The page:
Immediate treatment is essential in the management of paracetamol overdose. Despite a lack of significant early symptoms, patients should be referred to hospital urgently for immediate medical attention. Symptoms may be limited to nausea or vomiting and may not reflect the severity of overdose or the risk of organ damage. Management should be in accordance with established treatment guidelines, see BNF overdose section.
Treatment with activated charcoal should be considered if the overdose has been taken within 1 hour. Plasma paracetamol concentration should be measured at 4 hours or later after ingestion (earlier concentrations are unreliable). Treatment with N-acetylcysteine may be used up to 24 hours after ingestion of paracetamol, however, the maximum protective effect is obtained up to 8 hours post-ingestion. The effectiveness of the antidote declines sharply after this time. If required the patient should be given intravenous N-acetylcysteine, in line with the established dosage schedule. If vomiting is not a problem, oral methionine may be a suitable alternative for remote areas, outside hospital. Management of patients who present with serious hepatic dysfunction beyond 24h from ingestion should be discussed with the NPIS or a liver unit.
Paracetamol is an antipyretic analgesic. The mechanism of action is probably similar to that of aspirin and dependant on the inhibition of prostaglandin synthesis. This inhibition appears, however to be on a selective basis.
Paracetamol is rapidly and almost completely absorbed from the gastrointestinal tract. The concentration in plasma reaches a peak in 30 to 60 minutes and the plasma half-life is 1 - 4 hours after therapeutic doses. Paracetamol is relatively uniformly distributed throughout most body fluids. Binding of the drug to plasma proteins is variable; 20 to 30% may be bound at the concentrations encountered during acute intoxication. Following therapeutic doses 90 - 100% of the drug may be recovered in the urine within the first day. However, practically no paracetamol is excreted unchanged and the bulk is excreted after hepatic conjugation.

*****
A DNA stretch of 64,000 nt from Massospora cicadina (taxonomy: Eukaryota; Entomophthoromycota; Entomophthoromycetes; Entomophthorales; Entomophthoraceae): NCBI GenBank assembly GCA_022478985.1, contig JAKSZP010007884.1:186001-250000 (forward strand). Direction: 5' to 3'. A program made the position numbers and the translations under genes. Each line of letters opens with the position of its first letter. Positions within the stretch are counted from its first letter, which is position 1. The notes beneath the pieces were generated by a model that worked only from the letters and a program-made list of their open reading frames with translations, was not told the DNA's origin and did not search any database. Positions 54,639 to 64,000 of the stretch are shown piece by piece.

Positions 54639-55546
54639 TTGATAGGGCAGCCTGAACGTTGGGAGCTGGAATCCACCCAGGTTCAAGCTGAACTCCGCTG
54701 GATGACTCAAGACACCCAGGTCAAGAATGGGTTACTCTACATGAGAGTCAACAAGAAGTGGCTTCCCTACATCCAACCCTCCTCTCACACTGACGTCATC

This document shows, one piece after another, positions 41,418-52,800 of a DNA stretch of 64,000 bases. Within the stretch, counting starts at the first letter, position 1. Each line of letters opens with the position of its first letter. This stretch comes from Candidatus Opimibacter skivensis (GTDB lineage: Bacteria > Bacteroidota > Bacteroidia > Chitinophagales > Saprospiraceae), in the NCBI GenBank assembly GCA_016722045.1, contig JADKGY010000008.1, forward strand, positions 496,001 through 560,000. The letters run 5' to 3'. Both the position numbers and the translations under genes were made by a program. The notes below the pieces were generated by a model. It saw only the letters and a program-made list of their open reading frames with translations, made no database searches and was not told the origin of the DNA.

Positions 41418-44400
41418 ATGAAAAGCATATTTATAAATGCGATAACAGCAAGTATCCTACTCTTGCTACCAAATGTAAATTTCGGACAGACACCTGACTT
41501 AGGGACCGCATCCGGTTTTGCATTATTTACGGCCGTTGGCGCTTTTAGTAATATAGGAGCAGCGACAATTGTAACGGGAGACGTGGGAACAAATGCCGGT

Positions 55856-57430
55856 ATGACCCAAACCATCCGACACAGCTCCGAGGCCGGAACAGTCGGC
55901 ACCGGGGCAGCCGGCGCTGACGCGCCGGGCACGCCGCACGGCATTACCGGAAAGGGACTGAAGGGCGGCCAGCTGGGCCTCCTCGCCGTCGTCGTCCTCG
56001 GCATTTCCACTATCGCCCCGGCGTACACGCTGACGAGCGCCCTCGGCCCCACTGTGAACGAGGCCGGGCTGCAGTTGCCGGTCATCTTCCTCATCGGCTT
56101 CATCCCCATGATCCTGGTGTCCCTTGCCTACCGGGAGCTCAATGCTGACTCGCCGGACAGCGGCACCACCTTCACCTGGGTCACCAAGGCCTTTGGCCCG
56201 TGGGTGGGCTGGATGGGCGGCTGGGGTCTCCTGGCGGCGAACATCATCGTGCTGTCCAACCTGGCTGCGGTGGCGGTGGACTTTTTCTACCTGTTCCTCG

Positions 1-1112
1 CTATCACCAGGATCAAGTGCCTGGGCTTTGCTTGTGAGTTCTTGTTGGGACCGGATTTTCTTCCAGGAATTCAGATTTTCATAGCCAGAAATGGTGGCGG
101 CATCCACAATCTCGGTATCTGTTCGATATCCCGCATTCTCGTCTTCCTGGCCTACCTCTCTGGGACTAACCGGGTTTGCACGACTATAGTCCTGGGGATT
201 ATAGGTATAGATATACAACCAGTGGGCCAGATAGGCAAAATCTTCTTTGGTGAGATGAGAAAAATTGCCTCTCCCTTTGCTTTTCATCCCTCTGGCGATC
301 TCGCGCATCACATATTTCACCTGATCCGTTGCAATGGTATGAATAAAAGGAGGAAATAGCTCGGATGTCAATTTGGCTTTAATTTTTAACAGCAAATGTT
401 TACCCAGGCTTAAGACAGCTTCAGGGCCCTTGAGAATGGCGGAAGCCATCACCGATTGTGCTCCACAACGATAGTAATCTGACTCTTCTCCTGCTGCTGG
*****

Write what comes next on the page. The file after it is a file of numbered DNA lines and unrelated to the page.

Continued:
Conventional studies using the currently accepted standards for the evaluation of toxicity to reproduction and development are not available.
Maize starch, potassium sorbate, purified talc, stearic acid, polyvidone, starch pregelatinised, hypromellose, triacetin and carnauba wax.
The tablets are packed into either:
PVC (250μm or 300μm) / aluminium foil 30μm blister strips
PVC (250μm or 300μm) / aluminium foil 20μm /8μm PET blister strips in an outer cardboard cartons, containing 4, 6, 8, 12 or 16 tablets, or in a cardboard/PVC wallet containing 16 tablets.
GlaxoSmithKline Consumer Healthcare (UK) Trading Limited
980 Great West Road
4th June 2020